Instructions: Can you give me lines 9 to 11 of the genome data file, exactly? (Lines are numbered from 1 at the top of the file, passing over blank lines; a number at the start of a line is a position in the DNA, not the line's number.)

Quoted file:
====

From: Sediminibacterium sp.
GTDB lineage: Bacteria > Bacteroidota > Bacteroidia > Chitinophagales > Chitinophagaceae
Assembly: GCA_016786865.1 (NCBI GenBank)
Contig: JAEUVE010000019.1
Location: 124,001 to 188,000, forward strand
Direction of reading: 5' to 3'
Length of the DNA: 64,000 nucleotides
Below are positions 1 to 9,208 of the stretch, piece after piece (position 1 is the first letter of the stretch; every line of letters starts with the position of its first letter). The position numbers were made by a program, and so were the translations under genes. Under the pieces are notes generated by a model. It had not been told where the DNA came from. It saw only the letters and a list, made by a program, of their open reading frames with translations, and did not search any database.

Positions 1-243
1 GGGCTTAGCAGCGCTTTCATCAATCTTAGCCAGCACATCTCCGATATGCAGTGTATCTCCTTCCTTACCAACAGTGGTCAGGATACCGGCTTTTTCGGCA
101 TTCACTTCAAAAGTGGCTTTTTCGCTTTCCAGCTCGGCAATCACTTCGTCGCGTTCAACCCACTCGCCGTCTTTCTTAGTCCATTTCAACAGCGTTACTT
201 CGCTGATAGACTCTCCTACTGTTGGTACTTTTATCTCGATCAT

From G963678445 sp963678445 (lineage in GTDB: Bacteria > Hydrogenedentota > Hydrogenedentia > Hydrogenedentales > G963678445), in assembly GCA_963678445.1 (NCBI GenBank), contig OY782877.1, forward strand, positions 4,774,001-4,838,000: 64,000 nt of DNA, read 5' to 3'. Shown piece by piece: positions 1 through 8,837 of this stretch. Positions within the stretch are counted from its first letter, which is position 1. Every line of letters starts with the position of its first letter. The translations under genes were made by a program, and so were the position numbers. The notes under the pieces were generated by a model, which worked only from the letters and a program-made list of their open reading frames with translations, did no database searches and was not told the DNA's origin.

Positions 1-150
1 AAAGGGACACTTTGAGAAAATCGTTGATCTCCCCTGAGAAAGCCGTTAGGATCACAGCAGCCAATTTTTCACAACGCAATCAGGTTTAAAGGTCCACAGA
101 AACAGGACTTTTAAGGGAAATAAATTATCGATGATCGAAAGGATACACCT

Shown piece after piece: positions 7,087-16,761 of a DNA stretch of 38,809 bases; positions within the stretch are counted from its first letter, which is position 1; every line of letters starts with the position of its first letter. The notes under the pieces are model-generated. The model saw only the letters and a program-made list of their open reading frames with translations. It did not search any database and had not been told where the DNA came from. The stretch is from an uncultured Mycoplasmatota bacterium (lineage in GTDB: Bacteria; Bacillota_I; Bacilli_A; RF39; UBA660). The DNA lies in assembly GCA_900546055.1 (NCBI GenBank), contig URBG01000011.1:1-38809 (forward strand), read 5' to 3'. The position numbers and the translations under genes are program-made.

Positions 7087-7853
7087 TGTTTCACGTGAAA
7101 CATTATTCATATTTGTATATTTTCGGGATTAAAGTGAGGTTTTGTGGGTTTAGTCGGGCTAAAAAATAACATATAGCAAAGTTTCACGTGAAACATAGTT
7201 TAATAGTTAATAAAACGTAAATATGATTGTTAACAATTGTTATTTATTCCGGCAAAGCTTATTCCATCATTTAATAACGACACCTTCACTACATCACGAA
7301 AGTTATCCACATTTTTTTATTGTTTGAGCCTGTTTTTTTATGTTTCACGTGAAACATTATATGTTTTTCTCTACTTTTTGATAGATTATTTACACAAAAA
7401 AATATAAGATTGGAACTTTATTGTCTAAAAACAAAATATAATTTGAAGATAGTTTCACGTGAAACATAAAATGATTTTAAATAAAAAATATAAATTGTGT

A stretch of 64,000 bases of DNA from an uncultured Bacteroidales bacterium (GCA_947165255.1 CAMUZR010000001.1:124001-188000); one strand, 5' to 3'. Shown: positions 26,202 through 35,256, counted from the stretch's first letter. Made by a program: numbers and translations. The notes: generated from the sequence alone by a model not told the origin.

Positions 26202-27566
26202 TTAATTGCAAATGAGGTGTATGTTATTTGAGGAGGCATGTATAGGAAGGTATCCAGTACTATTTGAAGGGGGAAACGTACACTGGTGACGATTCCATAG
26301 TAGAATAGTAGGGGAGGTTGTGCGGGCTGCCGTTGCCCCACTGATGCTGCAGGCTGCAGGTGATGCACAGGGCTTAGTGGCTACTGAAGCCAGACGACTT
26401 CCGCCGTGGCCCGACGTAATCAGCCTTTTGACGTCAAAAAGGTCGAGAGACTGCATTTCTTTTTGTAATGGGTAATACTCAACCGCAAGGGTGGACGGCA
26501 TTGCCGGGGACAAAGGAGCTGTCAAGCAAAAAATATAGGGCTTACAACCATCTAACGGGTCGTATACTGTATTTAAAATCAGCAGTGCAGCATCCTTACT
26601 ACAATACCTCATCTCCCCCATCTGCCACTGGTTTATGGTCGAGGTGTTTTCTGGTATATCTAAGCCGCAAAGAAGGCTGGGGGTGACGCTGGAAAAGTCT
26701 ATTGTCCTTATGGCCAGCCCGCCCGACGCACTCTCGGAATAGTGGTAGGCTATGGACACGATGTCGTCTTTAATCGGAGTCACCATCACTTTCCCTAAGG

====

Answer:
Positions 1-243
1 GGGCTTAGCAGCGCTTTCATCAATCTTAGCCAGCACATCTCCGATATGCAGTGTATCTCCTTCCTTACCAACAGTGGTCAGGATACCGGCTTTTTCGGCA
101 TTCACTTCAAAAGTGGCTTTTTCGCTTTCCAGCTCGGCAATCACTTCGTCGCGTTCAACCCACTCGCCGTCTTTCTTAGTCCATTTCAACAGCGTTACTT